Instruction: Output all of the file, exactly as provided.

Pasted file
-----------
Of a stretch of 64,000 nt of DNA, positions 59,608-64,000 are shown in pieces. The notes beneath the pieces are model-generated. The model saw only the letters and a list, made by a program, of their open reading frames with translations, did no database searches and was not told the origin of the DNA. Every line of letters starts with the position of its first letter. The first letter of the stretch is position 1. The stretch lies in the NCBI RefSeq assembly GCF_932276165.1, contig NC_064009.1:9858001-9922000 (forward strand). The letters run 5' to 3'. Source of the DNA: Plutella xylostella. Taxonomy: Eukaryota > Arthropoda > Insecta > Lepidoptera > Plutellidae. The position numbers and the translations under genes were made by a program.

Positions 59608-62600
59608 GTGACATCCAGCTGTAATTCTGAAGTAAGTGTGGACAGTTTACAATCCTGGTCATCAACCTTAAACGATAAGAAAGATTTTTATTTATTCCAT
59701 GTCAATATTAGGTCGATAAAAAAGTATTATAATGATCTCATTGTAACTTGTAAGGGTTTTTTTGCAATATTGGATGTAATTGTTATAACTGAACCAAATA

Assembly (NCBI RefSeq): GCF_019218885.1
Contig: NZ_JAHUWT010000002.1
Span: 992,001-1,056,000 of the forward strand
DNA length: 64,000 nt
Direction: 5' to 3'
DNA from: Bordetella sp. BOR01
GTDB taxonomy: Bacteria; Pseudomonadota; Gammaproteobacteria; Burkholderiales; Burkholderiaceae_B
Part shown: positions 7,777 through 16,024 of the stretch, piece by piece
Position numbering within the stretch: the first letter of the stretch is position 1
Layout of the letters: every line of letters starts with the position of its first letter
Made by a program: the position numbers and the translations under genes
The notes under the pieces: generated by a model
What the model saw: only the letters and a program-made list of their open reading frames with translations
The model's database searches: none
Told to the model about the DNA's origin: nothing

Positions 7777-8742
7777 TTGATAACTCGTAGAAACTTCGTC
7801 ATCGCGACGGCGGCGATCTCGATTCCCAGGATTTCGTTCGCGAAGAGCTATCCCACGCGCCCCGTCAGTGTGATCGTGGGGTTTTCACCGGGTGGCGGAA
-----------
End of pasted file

Of a stretch of 64,000 nt of DNA, positions 59,608-64,000 are shown in pieces. The notes beneath the pieces are model-generated. The model saw only the letters and a list, made by a program, of their open reading frames with translations, did no database searches and was not told the origin of the DNA. Every line of letters starts with the position of its first letter. The first letter of the stretch is position 1. The stretch lies in the NCBI RefSeq assembly GCF_932276165.1, contig NC_064009.1:9858001-9922000 (forward strand). The letters run 5' to 3'. Source of the DNA: Plutella xylostella. Taxonomy: Eukaryota > Arthropoda > Insecta > Lepidoptera > Plutellidae. The position numbers and the translations under genes were made by a program.

Positions 59608-62600
59608 GTGACATCCAGCTGTAATTCTGAAGTAAGTGTGGACAGTTTACAATCCTGGTCATCAACCTTAAACGATAAGAAAGATTTTTATTTATTCCAT
59701 GTCAATATTAGGTCGATAAAAAAGTATTATAATGATCTCATTGTAACTTGTAAGGGTTTTTTTGCAATATTGGATGTAATTGTTATAACTGAACCAAATA

Assembly (NCBI RefSeq): GCF_019218885.1
Contig: NZ_JAHUWT010000002.1
Span: 992,001-1,056,000 of the forward strand
DNA length: 64,000 nt
Direction: 5' to 3'
DNA from: Bordetella sp. BOR01
GTDB taxonomy: Bacteria; Pseudomonadota; Gammaproteobacteria; Burkholderiales; Burkholderiaceae_B
Part shown: positions 7,777 through 16,024 of the stretch, piece by piece
Position numbering within the stretch: the first letter of the stretch is position 1
Layout of the letters: every line of letters starts with the position of its first letter
Made by a program: the position numbers and the translations under genes
The notes under the pieces: generated by a model
What the model saw: only the letters and a program-made list of their open reading frames with translations
The model's database searches: none
Told to the model about the DNA's origin: nothing

Positions 7777-8742
7777 TTGATAACTCGTAGAAACTTCGTC
7801 ATCGCGACGGCGGCGATCTCGATTCCCAGGATTTCGTTCGCGAAGAGCTATCCCACGCGCCCCGTCAGTGTGATCGTGGGGTTTTCACCGGGTGGCGGAA